There is one holiday in the year which is completely American, Thanksgiving Day. It is the day when everyone goes back home to spend the day with his family, to have the traditional Thanksgiving dinner of roast turkey, to talk about old times.
This is a story of Thanksgiving Day and of one man＇s efforts, under rather special circumstances, to carry on these traditions.
Old Pete took his seat this day on his usual bench in Union Square. Every Thanksgiving Day for nine years Pete had taken this same seat exactly at one o＇clock, and each time the same pleasant thing had happened. But this time Pete had come here more from habit than from hunger.
Certainly today Pete was not hungry. He had just hadAdinner so enormous that he could hardly breathe. The buttons on his ragged shirt and coat were about to burst. He was so full of soup, oysters, roast turkey, apple pie, ice cream, andAdozen other rich foods that the November breeze and the first light fall of snow felt cool and pleasant to his face.
The meal had been completely unexpected. He had been passing one of the large homes on Fifth Avenue, where there lived two rich old ladies. It seems that it was their custom each Thanksgiving to placeAservant at the front entrance with orders to bring in the first hungry looking person that passed and then give himAThanksgiving dinner of everything he could eat. On this particular Thanksgiving Day, Pete had passed, the servant had brought himin, and, before Pete knewit, he was being served likeAking with more food than he could eat.
Pete sat on the bench now, hardly able to move. He happened to look to the left and there in the distance he saw the Old Gentleman coming toward him. He wanted to get up and run, but he was so full of food he stayed right there. Every Thanksgiving Day for nine years, the Old Gentleman came there and found Pete on this same bench and then took him toArestaurant and bought himAThanksgiving dinner. It wasAkind of tradition which the Old Gentleman, who had no family and lived alone, had tried to continue. The old man was tall and thin and sixty years old. He was aristocratic looking, and he always dressed in black. His hair was whiter and thinner than it had been the year before, and he leaned more heavily on his cane than he usedto.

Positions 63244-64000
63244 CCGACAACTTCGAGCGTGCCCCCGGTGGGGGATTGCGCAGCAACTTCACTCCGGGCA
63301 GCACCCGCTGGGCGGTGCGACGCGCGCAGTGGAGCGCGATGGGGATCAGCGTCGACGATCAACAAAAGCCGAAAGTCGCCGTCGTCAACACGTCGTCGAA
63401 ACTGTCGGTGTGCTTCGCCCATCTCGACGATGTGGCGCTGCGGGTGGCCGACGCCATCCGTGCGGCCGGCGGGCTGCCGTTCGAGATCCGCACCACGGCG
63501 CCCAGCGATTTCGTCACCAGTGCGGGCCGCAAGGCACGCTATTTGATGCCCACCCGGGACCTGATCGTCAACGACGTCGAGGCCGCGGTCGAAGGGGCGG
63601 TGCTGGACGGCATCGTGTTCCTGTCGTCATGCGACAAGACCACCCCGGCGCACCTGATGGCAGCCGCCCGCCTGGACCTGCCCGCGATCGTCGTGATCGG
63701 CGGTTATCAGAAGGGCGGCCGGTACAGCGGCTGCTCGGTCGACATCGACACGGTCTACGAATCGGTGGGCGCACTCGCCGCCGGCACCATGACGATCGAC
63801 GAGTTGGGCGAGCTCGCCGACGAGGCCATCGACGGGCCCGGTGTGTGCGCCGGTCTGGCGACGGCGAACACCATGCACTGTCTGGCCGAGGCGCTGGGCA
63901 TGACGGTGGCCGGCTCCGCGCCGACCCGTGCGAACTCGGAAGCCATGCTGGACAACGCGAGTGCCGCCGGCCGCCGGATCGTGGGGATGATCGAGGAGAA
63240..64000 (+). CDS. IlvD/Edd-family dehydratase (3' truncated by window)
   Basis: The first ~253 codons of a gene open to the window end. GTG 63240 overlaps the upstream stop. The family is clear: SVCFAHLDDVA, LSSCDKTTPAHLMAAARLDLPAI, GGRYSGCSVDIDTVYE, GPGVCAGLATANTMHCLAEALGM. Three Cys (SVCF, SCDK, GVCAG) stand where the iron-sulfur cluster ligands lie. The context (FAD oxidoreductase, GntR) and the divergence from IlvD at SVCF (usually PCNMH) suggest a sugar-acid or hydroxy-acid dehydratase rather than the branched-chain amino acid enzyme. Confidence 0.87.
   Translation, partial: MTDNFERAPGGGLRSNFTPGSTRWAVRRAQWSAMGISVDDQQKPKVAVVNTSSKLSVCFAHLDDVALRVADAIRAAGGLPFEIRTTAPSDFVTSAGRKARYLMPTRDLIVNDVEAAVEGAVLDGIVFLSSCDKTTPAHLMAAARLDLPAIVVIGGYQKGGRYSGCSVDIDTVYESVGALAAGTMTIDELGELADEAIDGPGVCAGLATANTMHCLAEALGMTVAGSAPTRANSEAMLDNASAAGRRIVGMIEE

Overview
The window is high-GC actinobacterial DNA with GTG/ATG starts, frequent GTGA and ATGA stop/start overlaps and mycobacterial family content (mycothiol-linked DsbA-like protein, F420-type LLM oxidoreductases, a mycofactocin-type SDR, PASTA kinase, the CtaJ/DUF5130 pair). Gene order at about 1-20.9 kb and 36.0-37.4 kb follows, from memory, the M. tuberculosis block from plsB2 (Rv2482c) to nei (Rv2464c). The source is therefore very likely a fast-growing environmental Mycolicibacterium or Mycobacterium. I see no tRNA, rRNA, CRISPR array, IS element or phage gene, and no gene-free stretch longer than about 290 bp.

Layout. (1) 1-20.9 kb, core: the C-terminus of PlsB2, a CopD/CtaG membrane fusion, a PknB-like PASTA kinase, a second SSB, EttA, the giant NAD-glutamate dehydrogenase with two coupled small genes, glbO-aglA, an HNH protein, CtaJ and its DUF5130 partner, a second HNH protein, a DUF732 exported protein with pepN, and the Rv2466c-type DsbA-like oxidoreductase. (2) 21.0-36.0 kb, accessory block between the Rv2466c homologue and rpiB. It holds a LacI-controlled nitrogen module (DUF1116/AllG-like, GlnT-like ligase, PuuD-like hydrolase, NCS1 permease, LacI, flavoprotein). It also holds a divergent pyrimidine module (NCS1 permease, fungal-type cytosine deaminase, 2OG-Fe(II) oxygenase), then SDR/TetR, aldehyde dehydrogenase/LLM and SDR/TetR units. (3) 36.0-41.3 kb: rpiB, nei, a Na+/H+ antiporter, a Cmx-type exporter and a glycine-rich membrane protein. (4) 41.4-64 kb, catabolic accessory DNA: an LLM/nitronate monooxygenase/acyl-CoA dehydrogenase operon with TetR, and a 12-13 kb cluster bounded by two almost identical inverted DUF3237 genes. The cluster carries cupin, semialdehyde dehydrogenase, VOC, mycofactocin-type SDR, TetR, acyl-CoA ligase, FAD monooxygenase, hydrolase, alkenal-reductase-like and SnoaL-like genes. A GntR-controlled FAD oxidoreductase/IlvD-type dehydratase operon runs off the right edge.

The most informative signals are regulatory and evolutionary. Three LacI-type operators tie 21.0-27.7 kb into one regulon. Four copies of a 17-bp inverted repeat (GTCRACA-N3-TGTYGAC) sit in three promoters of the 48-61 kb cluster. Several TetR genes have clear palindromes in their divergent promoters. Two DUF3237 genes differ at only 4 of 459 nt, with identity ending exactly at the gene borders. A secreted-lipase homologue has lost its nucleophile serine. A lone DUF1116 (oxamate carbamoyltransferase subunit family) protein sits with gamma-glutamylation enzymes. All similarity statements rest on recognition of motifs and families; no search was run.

″How do youdo！″said the Old Gentleman.″I am glad to see that the changes of another year have permitted you to move in health through this beautiful world.″
你好！ 老绅士说 很高兴看到又一年的更迭让你在这个美好的世界上健康地活了下来。
E ach time the Old Gentleman had said exactly this same thing. It was part of the tradition. Old Pete, too, began to feel as though he himself wasApart of the tradition, and he therefore did not have the courage to tell the old man that he had already eaten. This dinner seemed to mean so much to the Old Gentleman.
″Thank you,sir.″ said Old Pete at last.″I＇ll go with you gladly.I＇m very hungry,sir.″
谢谢你,先生。 老皮特终于说道 我很高兴跟你去。我饿极了,先生。
Together the Old Gentleman and Pete walked south to the same restaurant where each year Pete had his Thanksgiving dinner. They sat at the same table. The Old Gentleman seemed pleased and happy. When the waiter brought dish after dish of food to Pete, the Old Gentleman sat quietly and smiled. Under the circumstances, Pete had to eat. It was part of the tradition, and so he ate likeAhero. Soup, oysters, roast turkey, pie, he ate everything, although when he entered the restaurant even the smell of more food almost made him sick. At last Pete leaned back with the battle won.
Thank yousir,″ he said, with some effort,″forAfine dinner.″
谢谢你,先生。 他吃力地说 谢谢你让我吃了一顿丰盛的饭菜。
They parted as they did each year at the door, the Old Gentlemen going south, Pete north.
Around the corner, Pete stopped for a moment, felt a terrible pain in his stomach, then fell to the sidewalk unconscious.Alittle later an ambulance came. In the hospital they discovered that he had had an attack of indigestion.
An hour later, another ambulance brought the Old Gentleman to the same hospital. At first they thought it was also indigestion but later one of the nurses said,″That nice old gentleman over there －－you wouldn＇t think that it was a case of starvation. Proud old family, I suppose. He told me that he hadn＇t eaten anything for three days.″